by Matt Renwick
I have the upmost respect for catechism teachers. They volunteer their time to teach students after the kids have experienced a whole day of school already. I had the opportunity to be a fly on the wall of one class recently.
I was working on work in the church lobby while my son was with his class, when a group of 8th graders herded into the same area as me. My presence was not noticed. The posturing, the flirting, determining the pecking order…such an awkward and social age. The catechism teacher joined them a moment later. She stepped to the front and got started, showcasing her built-in filter to ignore the hormone-induced behaviors and focus on why she was there.
What happened next really caught my attention. Amid all the chatter, the teacher informed the students to get ready to say the Lord’s Prayer. She listed several intentions for the students to consider before they got started, such as for an ill relative or a friend in need. Once the prayer started (“Our father, which art in heaven…”), every teenager spoke in concert. No one was out of sync. This ritual, augmented by the stated and important reasons for their practice, seemed to make all the difference.
“Turn to page 70”
Unfortunately, once the prayer was done, the chatter recommenced. Getting every student to turn to the same page in the workbook was much more of a challenge.
Do we notice this in our daily classroom instruction? When we ask our students to read the chapter and answer the questions on page 70, what is the typical reaction? What would be your reaction if you were the student? Learning intentions do not mean just posting the target on the board. It is more important that the students are a part of the instruction and see meaning in their work.
What if, instead of going to page 70, the students were given a question that had more than one answer, that delved into the grey area of a moral issue that learners, especially teenagers, are developmentally equipped and highly motivated to handle? Maybe after some modeling, students could start future lessons with a provocative question of their own. Their own questions would probably elicit better answers and deeper understanding than anything we or a textbook could provide.
This line of thinking leads to a very important question that we should ask ourselves as we prepare learning for students: Why am I doing what I am doing? If the answer is difficult to find, we need to either find a different approach or consider whether the topic is worth our students’ time at all.
“If we just had more technology…”
Technology seems to be the answer that is given to some of these quandaries. “If I could hand each student a laptop, then they could type their answers on a Google Doc, and peers could provide feedback.” Maybe this will engage our students, at least for a while. But the intent of the learning is still unclear and devoid of meaning. If a student’s work could be done on paper and pencil because what they would produce lacks any benefit for a broader audience, then technology is just a replacement.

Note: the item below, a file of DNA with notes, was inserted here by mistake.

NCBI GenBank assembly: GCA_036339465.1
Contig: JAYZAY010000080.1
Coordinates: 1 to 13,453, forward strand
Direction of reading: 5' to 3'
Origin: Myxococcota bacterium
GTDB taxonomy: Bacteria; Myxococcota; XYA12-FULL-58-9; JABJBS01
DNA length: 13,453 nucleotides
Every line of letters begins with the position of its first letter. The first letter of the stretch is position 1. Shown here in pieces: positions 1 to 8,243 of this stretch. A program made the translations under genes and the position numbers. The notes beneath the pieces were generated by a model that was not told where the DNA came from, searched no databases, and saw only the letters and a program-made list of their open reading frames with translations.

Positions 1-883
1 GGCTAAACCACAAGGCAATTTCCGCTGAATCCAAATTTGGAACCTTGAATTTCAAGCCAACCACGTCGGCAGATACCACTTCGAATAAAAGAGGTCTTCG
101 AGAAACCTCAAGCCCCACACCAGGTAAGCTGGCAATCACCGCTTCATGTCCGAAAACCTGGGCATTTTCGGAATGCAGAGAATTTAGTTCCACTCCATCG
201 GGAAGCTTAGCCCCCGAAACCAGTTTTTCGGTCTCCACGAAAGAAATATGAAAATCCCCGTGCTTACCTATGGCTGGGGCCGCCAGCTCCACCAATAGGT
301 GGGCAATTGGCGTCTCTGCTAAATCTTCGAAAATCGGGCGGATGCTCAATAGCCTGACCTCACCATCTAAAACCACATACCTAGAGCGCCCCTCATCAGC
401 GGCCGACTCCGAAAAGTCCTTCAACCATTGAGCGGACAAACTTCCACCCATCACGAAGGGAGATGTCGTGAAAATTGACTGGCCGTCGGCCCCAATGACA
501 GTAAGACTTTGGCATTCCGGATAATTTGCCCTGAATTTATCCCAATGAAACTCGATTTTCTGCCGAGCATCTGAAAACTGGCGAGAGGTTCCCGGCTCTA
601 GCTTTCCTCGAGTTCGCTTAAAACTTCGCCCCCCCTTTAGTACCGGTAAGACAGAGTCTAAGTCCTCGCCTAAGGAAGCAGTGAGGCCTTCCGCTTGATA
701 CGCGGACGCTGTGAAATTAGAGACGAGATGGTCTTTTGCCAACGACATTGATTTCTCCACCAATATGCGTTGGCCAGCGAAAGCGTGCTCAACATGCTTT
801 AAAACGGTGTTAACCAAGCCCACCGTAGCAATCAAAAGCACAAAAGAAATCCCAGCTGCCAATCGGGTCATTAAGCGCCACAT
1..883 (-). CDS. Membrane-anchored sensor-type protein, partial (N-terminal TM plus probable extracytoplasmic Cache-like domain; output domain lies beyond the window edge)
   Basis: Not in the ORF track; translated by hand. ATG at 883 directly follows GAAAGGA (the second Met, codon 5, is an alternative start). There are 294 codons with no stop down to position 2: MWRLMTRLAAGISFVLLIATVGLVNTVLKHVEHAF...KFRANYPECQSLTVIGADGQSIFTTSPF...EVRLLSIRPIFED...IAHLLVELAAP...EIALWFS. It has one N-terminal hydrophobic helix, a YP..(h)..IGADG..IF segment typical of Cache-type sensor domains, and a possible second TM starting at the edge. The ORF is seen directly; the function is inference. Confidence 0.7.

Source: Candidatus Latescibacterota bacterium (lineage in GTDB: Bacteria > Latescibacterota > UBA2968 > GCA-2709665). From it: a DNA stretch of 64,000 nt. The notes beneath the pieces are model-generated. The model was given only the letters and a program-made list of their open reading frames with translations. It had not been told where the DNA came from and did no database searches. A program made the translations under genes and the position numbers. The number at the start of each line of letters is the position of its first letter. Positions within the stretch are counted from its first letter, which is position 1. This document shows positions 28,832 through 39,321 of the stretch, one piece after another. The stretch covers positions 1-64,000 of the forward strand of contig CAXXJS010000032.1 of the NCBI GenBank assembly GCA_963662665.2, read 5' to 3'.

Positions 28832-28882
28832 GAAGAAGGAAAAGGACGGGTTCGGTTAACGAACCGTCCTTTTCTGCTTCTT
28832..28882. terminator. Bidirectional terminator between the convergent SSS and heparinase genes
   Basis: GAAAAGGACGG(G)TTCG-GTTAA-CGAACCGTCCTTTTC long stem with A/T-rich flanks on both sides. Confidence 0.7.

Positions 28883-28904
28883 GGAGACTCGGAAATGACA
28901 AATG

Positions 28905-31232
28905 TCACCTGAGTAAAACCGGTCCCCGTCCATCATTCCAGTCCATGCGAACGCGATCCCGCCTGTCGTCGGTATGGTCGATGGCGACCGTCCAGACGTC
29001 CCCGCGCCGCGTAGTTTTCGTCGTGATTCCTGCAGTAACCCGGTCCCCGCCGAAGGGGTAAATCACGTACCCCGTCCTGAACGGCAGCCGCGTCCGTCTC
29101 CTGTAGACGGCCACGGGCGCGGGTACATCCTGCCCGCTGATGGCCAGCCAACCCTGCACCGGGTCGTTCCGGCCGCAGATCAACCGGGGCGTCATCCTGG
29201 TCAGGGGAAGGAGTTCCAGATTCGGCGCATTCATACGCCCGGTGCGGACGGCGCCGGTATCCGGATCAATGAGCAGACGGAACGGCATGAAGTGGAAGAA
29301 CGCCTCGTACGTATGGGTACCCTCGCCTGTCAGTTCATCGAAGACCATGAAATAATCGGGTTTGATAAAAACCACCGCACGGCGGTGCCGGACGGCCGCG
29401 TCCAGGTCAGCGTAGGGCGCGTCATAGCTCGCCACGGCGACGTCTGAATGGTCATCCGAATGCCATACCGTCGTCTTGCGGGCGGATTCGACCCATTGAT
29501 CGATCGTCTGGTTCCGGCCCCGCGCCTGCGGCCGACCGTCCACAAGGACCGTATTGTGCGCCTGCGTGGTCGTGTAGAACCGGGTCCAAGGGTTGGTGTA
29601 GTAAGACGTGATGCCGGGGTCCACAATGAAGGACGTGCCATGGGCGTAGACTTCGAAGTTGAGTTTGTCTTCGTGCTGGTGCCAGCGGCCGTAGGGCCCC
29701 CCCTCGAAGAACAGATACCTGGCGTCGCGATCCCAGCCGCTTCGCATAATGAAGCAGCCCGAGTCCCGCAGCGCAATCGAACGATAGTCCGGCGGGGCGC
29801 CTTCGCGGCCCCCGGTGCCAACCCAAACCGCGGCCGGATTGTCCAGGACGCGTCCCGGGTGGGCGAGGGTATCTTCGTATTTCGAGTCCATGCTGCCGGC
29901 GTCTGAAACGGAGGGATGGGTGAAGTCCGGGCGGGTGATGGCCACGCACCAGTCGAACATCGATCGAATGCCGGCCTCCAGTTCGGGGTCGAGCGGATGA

Our job as educators is to be thought-provoking instead of thought-providing. Students can find the answers to the questions on page 70 by doing some simple searches online. An often-shared concern by some educators is that technology may replace them. Teachers are only at risk of being replaced by technology if they continue to operate using outdated practices.
Technology has not solely created this condition; it has simply provided the access to a world of knowledge that was formally sacrosanct. We as educators have needed to change our roles from teachers to learners for some time. Technology has accelerated the process. Some of us weren’t ready.
We have to help students make meaning
Our students will make meaning if what we present is meaningful to them. This means taking advantage of strengths that may in the past have been seen as problems. “Talking” and “arguing” are fine examples. Students’ social skills have quickly become just as important as their academics, maybe even more so in some cases.
If all learning is social, let’s ritualize these practices. Make social protocols such as Socratic seminars and value line ups a regular part of how we learn. Teaching students how to find and make meaning, instead of waiting for understanding to be delivered, will benefit them in ways that answering the questions on page 70 will never attain.
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